Could Oklahoma’s Jarrin Jackson be the next grassroots star?

· May 25, 2016  
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Jarrin Jackson | Facebook

The game is getting old.  We’ve seen this dynamic play out thousands of times.  A man like Markwayne Mullin runs in 2012 as a conservative outsider and a man of the people.  His message resonates with the voters in eastern Oklahoma.  Yet, like most candidates who lack a firm philosophical grounding in conservatism and foundation in political warfare, Mullin got sucked into the cesspool of the GOP establishment instead of working with those like fellow Oklahoman Jim Bridenstine to drain the swamp.  Now he is a watercarrier for Paul Ryan and Kevin McCarthy and sports a failing Liberty Score.

After the presidential primary, it is very possible that Tulsa, Oklahoma will become ground zero for the next important fight for the grassroots.  Markwayne Mullin (District 2) and Jim Bridenstine (District 1) both ran as insurgent conservative outsiders in 2012 from the area.  However, whereas Bridenstine kept his promises to fight Boehner and the establishment, Mullin became an obsequious yes-man for the establishment and is now doing everything to climb the leadership ladder.  Whereas Bridenstine is unequivocally keeping his term limit pledge, Mullin seems to be waffling.  Now Bridenstine is being challenged by a straw-man K Street candidate promoted by some of Boehner’s allies.  At the same time, Mullin is being challenged by Jarrin Jackson, a 30-year-old West Point graduate who may very well be one of the rising stars of this election cycle.  The Oklahoma primaries are on June 28.     

Before helping found Conservative Review, I worked on recruiting grassroots candidates to challenge the status quo within the Republican Party.  Speaking from experience, I can tell you it is almost impossible to knock off incumbents in primaries.  It is hard to find a candidate who is not flaky, is intelligent and accomplished; who understands conservatism both on a philosophical level and a contemporary political level; has a tangible grasp of legislative leverage points and leadership’s chicanery; and has the ability to put together a campaign and raise money.  Naturally, now that I’m out of the recruitment business and working more on the conservative media side, I don’t easily perk up when I hear of a candidate who is running against an establishment incumbent.  Ninety-five percent of them don’t go anywhere.  However, Jarrin Jackson managed to catch my attention.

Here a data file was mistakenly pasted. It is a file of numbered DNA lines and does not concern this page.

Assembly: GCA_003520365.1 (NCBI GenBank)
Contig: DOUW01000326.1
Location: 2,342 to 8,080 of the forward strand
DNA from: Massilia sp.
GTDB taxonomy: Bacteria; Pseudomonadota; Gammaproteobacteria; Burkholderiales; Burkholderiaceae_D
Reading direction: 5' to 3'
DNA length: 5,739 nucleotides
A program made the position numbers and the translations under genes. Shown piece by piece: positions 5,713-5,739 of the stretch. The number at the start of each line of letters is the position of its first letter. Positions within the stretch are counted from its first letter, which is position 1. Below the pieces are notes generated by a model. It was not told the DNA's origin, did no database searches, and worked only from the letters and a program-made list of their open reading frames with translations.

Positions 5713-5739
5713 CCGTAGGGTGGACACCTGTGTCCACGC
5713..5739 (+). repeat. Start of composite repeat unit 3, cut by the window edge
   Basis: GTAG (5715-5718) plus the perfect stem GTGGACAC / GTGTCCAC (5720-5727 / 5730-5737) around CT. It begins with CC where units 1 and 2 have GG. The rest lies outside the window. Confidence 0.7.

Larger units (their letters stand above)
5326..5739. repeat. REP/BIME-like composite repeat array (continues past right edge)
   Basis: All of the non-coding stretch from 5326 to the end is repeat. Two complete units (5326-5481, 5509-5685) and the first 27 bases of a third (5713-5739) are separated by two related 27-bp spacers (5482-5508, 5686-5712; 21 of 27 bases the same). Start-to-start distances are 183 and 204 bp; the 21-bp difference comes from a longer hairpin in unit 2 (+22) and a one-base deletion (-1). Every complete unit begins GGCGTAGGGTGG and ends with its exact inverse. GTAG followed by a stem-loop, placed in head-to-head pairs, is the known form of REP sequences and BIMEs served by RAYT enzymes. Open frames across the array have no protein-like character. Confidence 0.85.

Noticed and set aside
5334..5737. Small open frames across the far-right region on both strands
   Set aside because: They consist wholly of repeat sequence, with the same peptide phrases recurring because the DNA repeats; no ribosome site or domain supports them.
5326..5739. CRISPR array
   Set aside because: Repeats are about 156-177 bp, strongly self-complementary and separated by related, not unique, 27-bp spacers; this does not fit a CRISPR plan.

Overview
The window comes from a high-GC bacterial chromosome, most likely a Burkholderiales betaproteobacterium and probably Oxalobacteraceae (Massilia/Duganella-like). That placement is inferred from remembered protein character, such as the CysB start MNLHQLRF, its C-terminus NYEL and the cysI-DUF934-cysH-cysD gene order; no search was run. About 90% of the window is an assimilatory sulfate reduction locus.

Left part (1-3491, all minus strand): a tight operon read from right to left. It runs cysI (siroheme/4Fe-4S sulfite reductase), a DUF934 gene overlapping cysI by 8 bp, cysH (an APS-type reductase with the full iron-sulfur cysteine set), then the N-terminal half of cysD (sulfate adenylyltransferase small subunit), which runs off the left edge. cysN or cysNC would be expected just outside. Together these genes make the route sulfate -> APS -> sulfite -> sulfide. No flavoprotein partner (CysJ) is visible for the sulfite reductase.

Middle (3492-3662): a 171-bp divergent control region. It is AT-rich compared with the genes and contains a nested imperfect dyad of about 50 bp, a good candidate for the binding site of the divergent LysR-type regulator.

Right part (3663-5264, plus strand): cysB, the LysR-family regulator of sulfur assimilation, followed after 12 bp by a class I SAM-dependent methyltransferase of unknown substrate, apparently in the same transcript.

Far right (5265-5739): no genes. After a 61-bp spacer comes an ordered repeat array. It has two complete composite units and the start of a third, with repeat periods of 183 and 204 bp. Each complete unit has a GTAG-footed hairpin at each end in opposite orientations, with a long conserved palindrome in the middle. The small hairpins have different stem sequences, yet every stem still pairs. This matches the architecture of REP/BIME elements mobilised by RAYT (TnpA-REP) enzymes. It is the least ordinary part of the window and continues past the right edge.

When he originally called me for an interview, I only planned to chat for 10 minutes because I had to jump on an important conference call.  Instead, we spoke for over an hour and I missed my call.  Jackson, a West Point graduate who is just 30 years old, is a man on a mission with resolve and intelligence that I have rarely seen in many of the candidates looking to challenge the political elites.  Speaking to Jarrin, it was hard to realize he is only 30, but his experience very much represents the new generation of conservative leadership so many of us have been honored to be a part of.  In fact, he reminds me a lot of another young combat veteran who knocked off an incumbent in the adjacent district: Jim Bridenstine.

Jarrin’s understanding of conservatism isn’t anchored to a textbook or even grassroots activism; it’s moored in the reality of his combat duty in Afghanistan.  He buried friends, killed enemies, and instituted military rule over local tribes in Afghanistan, and therefore understands the profundity of what is at stake with preserving our constitutional republican form of government.  Jarrin wants to bridge the generational divide and inject into this languishing conservative movement a spirit of republicanism that hasn’t been seen in several decades, and certainly not by the generation that will be truly affected by the collapse of our republic.  He told me he was inspired to run, in part, by Mark Levin’s call to action for millennials in “Plunder and Deceit.”